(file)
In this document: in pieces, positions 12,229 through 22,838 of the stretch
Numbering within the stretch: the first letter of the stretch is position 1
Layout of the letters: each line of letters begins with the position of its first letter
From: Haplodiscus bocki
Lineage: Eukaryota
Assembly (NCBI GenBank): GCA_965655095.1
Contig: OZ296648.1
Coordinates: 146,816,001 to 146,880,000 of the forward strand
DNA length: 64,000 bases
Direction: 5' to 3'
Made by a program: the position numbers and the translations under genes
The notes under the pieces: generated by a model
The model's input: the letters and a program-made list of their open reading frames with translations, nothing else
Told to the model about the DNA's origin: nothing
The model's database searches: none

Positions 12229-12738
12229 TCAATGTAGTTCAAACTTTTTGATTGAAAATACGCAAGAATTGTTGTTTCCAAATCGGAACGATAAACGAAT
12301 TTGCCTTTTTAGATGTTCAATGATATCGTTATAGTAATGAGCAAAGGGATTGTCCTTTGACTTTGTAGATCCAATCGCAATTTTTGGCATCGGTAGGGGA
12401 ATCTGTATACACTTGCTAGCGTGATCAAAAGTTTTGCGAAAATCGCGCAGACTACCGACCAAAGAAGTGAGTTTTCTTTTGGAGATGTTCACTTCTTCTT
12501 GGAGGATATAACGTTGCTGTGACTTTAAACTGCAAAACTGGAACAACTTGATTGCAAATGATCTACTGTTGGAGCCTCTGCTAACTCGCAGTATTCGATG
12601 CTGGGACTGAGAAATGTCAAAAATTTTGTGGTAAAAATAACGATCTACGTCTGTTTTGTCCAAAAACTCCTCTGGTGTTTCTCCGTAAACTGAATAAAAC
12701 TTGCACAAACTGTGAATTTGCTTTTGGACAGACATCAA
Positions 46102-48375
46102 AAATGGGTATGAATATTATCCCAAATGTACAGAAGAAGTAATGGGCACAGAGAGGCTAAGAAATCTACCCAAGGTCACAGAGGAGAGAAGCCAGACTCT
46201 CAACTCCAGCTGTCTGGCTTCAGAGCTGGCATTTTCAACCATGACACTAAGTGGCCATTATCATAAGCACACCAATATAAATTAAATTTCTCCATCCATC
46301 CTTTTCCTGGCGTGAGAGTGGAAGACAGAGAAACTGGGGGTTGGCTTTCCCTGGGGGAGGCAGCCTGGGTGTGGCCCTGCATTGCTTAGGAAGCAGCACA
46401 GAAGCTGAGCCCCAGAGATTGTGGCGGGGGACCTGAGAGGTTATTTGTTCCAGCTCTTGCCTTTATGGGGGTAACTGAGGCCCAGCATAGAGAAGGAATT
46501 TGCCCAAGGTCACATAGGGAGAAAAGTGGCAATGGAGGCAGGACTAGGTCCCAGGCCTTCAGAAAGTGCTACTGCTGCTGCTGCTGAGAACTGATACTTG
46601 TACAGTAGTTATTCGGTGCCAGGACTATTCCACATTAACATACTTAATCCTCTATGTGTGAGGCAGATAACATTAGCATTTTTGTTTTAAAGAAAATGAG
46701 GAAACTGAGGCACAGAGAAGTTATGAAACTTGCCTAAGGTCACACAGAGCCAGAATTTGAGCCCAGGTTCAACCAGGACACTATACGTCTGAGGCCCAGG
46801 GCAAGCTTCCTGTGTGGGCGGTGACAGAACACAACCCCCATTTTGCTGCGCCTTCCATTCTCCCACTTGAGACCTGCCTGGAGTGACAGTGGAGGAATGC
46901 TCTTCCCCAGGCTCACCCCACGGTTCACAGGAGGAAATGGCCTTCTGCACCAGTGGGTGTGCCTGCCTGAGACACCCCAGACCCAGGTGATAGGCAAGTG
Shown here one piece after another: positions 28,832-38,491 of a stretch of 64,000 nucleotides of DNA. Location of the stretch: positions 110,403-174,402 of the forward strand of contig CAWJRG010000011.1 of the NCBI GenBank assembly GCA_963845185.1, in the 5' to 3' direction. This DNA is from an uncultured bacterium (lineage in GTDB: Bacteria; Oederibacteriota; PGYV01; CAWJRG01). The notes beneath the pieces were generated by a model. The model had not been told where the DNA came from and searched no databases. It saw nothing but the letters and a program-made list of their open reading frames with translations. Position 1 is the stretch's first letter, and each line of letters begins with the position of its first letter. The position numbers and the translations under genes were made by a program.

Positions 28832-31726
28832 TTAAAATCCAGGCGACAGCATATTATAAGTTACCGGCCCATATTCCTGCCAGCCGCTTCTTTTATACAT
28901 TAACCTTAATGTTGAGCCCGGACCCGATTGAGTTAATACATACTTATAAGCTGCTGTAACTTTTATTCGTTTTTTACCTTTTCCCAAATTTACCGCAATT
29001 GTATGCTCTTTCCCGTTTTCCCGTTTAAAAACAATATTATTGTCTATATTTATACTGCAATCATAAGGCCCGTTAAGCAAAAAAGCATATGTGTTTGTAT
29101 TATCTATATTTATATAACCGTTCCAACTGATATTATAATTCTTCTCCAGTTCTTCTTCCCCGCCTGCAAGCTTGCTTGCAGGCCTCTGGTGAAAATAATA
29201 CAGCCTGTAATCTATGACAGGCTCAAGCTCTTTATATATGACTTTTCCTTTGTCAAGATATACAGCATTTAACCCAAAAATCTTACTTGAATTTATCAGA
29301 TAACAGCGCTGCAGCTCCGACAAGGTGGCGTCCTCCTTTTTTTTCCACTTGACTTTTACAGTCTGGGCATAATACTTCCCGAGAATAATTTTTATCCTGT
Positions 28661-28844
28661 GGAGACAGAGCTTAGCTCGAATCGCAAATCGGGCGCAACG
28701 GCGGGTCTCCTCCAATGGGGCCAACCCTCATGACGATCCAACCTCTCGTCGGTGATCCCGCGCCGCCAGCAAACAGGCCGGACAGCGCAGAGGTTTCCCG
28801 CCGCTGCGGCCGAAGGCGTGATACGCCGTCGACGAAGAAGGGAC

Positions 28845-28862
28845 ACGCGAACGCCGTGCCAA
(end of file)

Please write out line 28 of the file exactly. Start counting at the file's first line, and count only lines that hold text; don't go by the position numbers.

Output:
46501 TGCCCAAGGTCACATAGGGAGAAAAGTGGCAATGGAGGCAGGACTAGGTCCCAGGCCTTCAGAAAGTGCTACTGCTGCTGCTGCTGAGAACTGATACTTG